A new study has found Acute Myeloid Leukaemia (AML) patients given a new type of 'smart drug' in addition to chemotherapy treatment are 22 per cent less likely to relapse and around 13 per cent less likely to die from their disease. The results are from a major phase III Cancer Research UK-funded trial led by Cardiff University.
Of the 1,115 patients who took part in the trial, 68 per cent relapsed on the new treatment within three years, compared with 76 per cent of those who had the standard treatment. And 25 per cent were still alive after three years, compared with 20 per cent of those who had the standard treatment.
The drug – called Gemtuzumab Ozogamicin (GO) – is part of a new class of 'antibody conjugate' drugs, which involve attaching chemotherapy molecules to antibodies specifically designed to recognise proteins on the surface of cancer cells, thereby targeting the cancer while leaving healthy cells unharmed.
The results of the trial show that adding GO to treatment could improve the effectiveness of chemotherapy without excessively increasing side effects, providing a potential lifeline for older AML patients who are often too frail to tolerate more intensive chemotherapy regimes.
The results are published in the Journal of Clinical Oncology.
Chief investigator Professor Alan Burnett, School of Medicine, said: "These promising results demonstrate how targeting a protein present in more than 90 per cent of AML patients can boost treatment without excessively increasing side effects.
"Although there has been some controversy around the use of GO following its withdrawal in the US two years ago, these results appear extremely promising and suggest no such cause for concern if the appropriate dose is given. Crucially, this represents some of the first progress in treating AML patients of this age group for at least 20 years."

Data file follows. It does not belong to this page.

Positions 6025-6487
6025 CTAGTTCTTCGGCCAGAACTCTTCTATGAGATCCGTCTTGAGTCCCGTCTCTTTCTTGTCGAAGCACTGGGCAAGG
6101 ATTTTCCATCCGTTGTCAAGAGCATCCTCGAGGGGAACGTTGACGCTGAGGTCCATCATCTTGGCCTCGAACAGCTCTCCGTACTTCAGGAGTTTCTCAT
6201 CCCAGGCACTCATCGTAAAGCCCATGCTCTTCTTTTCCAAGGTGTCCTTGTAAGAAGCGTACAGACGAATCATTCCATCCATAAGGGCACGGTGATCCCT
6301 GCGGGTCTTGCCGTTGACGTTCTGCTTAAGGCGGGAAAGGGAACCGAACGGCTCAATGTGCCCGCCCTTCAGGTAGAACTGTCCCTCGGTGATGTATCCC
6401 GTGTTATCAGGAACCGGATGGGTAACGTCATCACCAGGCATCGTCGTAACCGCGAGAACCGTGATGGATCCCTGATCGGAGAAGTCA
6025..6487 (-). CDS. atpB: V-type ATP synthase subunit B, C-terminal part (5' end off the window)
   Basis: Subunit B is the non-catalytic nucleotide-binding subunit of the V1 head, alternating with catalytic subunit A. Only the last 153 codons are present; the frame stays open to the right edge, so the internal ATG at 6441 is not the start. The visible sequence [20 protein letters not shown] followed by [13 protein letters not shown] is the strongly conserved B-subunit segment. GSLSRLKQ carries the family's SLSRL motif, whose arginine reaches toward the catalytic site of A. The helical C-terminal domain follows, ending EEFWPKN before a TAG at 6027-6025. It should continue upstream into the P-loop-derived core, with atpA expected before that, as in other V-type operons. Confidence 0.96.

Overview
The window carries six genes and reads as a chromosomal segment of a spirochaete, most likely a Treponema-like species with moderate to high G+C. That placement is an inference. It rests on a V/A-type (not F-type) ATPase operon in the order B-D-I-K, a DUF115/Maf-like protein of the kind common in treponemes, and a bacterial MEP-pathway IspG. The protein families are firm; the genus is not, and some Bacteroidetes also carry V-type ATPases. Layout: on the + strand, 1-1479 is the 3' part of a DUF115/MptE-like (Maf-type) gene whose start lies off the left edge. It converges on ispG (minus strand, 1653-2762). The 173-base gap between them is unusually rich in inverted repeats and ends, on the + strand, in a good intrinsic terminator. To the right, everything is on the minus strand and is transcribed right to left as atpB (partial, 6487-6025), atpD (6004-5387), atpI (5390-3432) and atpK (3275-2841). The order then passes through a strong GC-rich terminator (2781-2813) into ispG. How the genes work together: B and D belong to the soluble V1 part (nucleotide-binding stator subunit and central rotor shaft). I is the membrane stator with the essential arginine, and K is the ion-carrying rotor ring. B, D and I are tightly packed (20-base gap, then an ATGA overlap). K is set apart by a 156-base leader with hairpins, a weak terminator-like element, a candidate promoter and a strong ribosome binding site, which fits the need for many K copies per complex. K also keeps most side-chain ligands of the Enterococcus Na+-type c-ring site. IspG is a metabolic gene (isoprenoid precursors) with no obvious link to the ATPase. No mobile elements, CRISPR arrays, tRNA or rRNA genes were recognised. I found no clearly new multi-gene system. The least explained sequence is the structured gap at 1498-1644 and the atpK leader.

Trial participants were recruited at 149 hospitals around the UK and Denmark. All patients had been recently diagnosed with either AML or high risk myelodysplastic syndrome, which can develop into AML, and the majority were aged over 60. Each patient was randomly assigned to receive one of two standard chemotherapy regimes, either with or without GO.
Kate Law, Cancer Research UK's director of clinical research, said: "In general the outlook for leukaemia patients has improved dramatically in recent decades. But when leukaemia is diagnosed in older people it's much harder to treat and there is a real need for effective treatments that are suitable for this age group.
"Importantly this new trial shows that GO may have particular benefits for patients over 60, who may be unsuitable for other more intensive treatments. This is good news and we are now looking to see if these results can be replicated in younger patients."